By Sam Larson
I’ve never been someone to buy cheap tools. My grandfather had me standing on a four-legged stool next to him as soon as I could be trusted with a screwdriver. I’ve invested in my personal collection of tools as long as I’ve lived on my own. I spent years of my life repairing bicycles and using tools and my hands to earn my keep. I know the value of a high-quality tool that you can trust to get the job done.
Which is why I’m so damn angry about this pair of scissors. I’ll admit that my near-fetishistic belief in high-quality tools hasn’t moved as far into my fly tying habits as one would normally expect. I first purchased a fly tying starter kit in a box. It was junk. The hooks were cheap, the materials were shoddy, and the tools weren’t great. I replaced the vise within three months but somehow, oddly, never got around to replacing the rest of the tools. The bobbin that came with the kit has been fine. It hasn’t developed any burrs yet so I’ve kept it around. I can’t see how an upgraded bodkin would make a bit of difference, and the whip finisher ties knots smoothly. The only thing I replaced out of hand were the scissors. The plain silver ones that came with the kit were dull out of the box. I replaced them with a pair of blue Wiss thread nippers and loved them. The reverse spring always-open blades, the super fine tips, and the long-wearing blades were the tool that I wanted and needed.
Time passed and the Wiss nippers grew dull. It happens. I wasn’t kind to them and they cut more than their fair share of deer hair, thread, Antron, foam, and so on. The final straw was a pile of 20-Incher stonefly nymphs. I prefer to use Tyvek for their wingcases. Tyvek envelopes are free at the post office and two envelopes will give you a lifetime supply of wingcase material that can be colored with Sharpie markers, but Tyvek is hell on scissors. My nippers, already on their last legs, couldn’t take this final insult and were dead in the water after that tying session. They will kind of cut thread at this point, but that’s it.
But this was an opportunity, a chance to find new, superior scissors. The Wiss nippers had been fantastic, but who doesn’t love a new tool? I dove headfirst into the internet and read all the reviews. Loon, Anvil, Dr. Slick, Fiskars, if there was a posting about scissors on a fly tying forum somewhere I read it. Unsurprisingly Wiss nippers came up more than a few times. Here’s where the story turns sour. I choked. With my love of tools, my positive experience with good quality scissors, my belief in paying the premium for a tool you can trust, I got hung up on price and, after all the research, sat back down at my desk with a ten dollar four-pack of no name scissors from Michaels. It came with nippers, 3-inch scissors, 5-inch scissors, and a standard pair of fabric scissors, all in a jaunty blue/green finish with soft rubber grips.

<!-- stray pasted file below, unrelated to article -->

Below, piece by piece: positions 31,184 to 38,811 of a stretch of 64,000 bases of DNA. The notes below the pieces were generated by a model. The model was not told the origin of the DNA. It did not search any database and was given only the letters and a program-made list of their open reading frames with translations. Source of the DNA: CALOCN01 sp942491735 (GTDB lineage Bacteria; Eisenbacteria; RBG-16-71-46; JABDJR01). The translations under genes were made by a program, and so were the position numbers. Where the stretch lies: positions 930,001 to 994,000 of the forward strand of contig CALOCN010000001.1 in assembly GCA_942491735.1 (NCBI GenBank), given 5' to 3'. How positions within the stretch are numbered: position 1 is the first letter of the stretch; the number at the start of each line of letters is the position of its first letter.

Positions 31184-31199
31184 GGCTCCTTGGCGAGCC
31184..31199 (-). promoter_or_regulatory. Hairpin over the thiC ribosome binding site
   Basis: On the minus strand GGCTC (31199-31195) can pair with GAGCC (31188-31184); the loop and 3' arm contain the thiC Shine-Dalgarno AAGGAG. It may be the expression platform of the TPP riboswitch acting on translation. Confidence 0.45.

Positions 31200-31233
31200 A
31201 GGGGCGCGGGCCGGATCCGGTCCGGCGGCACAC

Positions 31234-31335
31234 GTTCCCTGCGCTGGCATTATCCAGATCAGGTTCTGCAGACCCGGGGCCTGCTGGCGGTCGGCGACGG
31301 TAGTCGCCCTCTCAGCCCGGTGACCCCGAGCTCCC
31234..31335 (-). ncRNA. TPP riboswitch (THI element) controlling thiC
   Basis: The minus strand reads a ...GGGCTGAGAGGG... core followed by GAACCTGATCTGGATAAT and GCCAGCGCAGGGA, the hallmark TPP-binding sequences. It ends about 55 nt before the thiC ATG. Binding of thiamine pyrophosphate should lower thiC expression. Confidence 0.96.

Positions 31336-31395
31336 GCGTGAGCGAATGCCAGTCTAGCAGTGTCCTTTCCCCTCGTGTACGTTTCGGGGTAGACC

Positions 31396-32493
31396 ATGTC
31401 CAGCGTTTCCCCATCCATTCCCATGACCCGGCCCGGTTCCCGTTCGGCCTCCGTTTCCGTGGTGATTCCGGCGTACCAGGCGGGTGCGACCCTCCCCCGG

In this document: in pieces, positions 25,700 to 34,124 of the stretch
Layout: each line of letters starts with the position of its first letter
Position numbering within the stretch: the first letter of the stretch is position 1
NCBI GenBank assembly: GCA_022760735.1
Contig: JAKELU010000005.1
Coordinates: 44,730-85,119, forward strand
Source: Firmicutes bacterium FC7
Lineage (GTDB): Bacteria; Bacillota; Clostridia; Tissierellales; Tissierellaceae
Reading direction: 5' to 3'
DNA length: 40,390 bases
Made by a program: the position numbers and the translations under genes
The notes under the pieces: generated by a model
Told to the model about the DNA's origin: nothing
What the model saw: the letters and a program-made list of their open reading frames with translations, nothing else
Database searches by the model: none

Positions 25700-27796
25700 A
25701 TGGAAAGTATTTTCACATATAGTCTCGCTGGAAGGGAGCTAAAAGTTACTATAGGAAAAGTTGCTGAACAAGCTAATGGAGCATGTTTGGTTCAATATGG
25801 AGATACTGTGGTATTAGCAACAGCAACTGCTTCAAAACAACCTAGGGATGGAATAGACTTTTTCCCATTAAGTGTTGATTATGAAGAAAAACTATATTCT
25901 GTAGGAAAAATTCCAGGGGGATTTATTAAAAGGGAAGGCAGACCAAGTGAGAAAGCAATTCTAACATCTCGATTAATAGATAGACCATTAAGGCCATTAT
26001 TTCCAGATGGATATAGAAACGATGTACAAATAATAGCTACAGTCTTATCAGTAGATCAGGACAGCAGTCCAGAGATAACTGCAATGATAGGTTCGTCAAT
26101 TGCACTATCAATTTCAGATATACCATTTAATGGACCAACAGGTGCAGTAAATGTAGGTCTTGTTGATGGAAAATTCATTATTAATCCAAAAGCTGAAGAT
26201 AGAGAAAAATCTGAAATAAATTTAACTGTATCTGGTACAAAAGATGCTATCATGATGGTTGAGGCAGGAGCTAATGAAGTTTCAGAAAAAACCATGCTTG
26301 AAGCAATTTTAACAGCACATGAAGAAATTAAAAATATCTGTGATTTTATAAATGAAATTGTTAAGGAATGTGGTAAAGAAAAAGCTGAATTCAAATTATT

They are garbage. I could have lit a ten dollar bill on fire and done better for myself. The nippers stick, they close with a grinding plastic-on-plastic feel, and, most importantly, they do not cut. Anything. Single strands of thread and that’s it. They can’t cut Antron, deer hair, foam, or heavy 3/0 tying thread. The 3-inch scissors I tossed into my tying tool bin since they are great for cutting deer hair off the hide, but they don’t have fine enough tips to be used on a fly. The other scissors are sitting in the junk drawer. One week later I was back to using my dull as dirt Wiss nippers because even when they were dull they were better than the other scissors I bought from Michaels. It was price that got me in the end and that shames me. For some reason the twenty dollar price tag on decent fly tying scissors felt like a bridge too far. I ended up coming home and ordering a new pair of Wiss nippers because it was easy, it felt safe, and I wasn’t in the mood to experiment any further. It was price that got me in the end and that shames me. For some reason the twenty dollar price tag on decent fly tying scissors felt like a bridge too far. But, when all is said and done, I’m twenty bucks in the hole anyways having spent ten dollars on the scissors I threw away and ten more dollars on the new Wiss nippers.
When in doubt, spend the money and get the tool that will get the job done. Going cheap isn’t worth it, and the money you think you saved will be pissed away as you fight and fight to make those cheap tools work. If you’re a commercial tyer than you know that time is money and you can’t spend time fooling around with scissors that don’t cut. If you’re a hobbyist then tying should be fun, not a source for frustration as you hack at a tuft of Antron over and over. Take my advice and just buy the nice scissors.